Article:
Additionally, in Matthew 5:22 (NIV), Jesus goes on to say: Again, anyone who says to a brother or sister, ‘Raca,’ is answerable to the court. And anyone who says, ‘You fool!’ will be in danger of the fire of hell. Now, I am honestly unfamiliar with the term ‘Raca’, as I’m sure most people are as it is not a phrase native to our time period or culture. But I am familiar with ‘You fool!’ and even those who utter this phrase will “be in danger of the fire of hell”, according to Jesus. Again, Jesus levels the playing field in my opinion. Meaning none of us should be quick to exalt our ‘righteousness’ over another’s. Likewise, none of us should be quick to put another’s sins over ours. But that’s human nature isn’t it? Perhaps that’s why Jesus said: “Judge not, lest ye be judged”?
If you continue to read Matthew 5, Jesus continues teaching his disciples the fullness of the law similarly to how he taught them about murders and those who harbor anger. He dropped further divine knowledge about adultery, oath breakers, justice, and more. He also advised them on matters they would encounter going forward as his disciples.
Coming across this passage reassured me somehow. Perhaps I understand how Jesus was teaching his disciples that appearances don’t matter to God, that simply adhering to the dos and don’ts of the law does not guarantee righteousness. That though one may not be a murderer in the literal sense, hating your sister is not righteous either. Jesus taught them to be wary of deeming others fools, because by doing so we subject ourselves to judgment. In other words, we are all imperfect. We all have our faults, if we’re being honest. We’re all equal.
And to think, my initial question that led to all this was: “What did Jesus teach about prayer?”
It’s not that I presumed greatness before its time, demanding accolades for works yet unwritten.
There’s a reason, I must believe according to faith, that rejection has stood stone-faced behind opportunity’s many doors.
As I must believe, according to that same faith, that more often, and when it counts, acceptance will greet me at those doors with open arms.
I must believe that purpose cannot be ignored forever.
That hard work pays off.
That little boys can grow up to be the heroes they wished they’d encountered.
How do I start? How do I determine if the seed came before the flower or the flower before the seed? Perhaps the question is how do I begin. Perhaps the question is why should I begin. Perhaps the question is an expansive universe full of strange suns. Perhaps questions are both seed and flower.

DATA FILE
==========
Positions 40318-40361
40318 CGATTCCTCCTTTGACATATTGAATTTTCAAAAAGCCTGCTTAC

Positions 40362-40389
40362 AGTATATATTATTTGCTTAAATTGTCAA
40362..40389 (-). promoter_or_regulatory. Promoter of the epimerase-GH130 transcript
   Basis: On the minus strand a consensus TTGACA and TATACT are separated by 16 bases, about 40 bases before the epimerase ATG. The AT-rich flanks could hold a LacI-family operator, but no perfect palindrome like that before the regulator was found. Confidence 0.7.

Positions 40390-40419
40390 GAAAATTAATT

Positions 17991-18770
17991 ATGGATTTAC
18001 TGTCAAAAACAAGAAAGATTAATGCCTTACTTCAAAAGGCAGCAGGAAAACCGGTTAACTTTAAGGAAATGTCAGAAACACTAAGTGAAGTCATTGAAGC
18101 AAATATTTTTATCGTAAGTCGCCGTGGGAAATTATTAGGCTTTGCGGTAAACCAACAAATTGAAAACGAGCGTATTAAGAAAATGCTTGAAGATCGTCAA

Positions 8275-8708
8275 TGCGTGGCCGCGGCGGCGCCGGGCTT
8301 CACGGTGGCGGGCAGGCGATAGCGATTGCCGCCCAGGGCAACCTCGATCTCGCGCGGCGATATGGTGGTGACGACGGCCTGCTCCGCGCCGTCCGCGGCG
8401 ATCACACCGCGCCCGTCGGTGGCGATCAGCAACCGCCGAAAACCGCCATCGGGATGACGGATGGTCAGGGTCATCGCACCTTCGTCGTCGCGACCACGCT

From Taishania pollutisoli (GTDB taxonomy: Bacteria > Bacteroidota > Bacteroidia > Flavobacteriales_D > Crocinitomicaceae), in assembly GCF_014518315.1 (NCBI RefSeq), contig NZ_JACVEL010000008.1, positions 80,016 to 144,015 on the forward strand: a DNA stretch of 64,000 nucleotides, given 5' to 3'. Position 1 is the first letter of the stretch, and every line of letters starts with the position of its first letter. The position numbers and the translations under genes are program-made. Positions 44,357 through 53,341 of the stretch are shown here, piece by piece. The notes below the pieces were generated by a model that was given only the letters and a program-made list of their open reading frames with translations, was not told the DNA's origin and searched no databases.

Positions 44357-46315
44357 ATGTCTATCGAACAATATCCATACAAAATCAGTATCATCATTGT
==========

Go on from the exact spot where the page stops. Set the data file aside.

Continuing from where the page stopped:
“Did I start in the valley?” wonders the seed. “Or are my origins more rock than soil?”
How do we start? How do we determine if our pain came before the love, or the love before the pain? Perhaps the question is: how do we begin? Perhaps the question is: why should we begin? As it stands, beginnings transition into endings, as is the natural order.
But can words, convenient as they are, truly pronounce the beginning in its purest form? But can words, generous as they are, grant us reprieve from the frustration of inaccuracy? How useful is a metaphor with a shoddy bridge connecting the comparisons? The seed or the flower, the beginning or the end, the pain or the love, the answer or the question?
Is a man a flower? Are flowers black? Can petals remain fragrantly appealing when pigmented brown?
Is a man a seed? Are seeds mere flowers? Can men remain fragrantly appealing when pigmented brown?
Perhaps the question is when will I begin to focus my thoughts.
Perhaps the question is a matter of faith.
But in whom?
Chapter 10-Bible Study
and the esteemed master teacher
bent the pulpit to his will
in the name of the spirit, saying:
“Woman must be clay
to leave room for a husband
Woman must be clay
to leave room for a career
Woman must be clay
to leave room for her children
Woman must be clay
to leave room for God”
Chapter 11-Sunday School
“Yes, little Rahk?”
“Why must woman be clay?”
“To leave room…”
“But what about her womb?”
“What about it, son?”
“–It expands as life grows.
But the room woman leaves
seem to keep doors closed…”
“Well, I’ll tell you this, I’ll tell you no more than twice.
Woman must certainly leave enough room
to open the door for Wife.”
“That’s not what The Spirit says,” insisted Rahk.
“Oh, I can’t wait to hear this!”
“The Spirit says she is water
and man must make room for her mist.”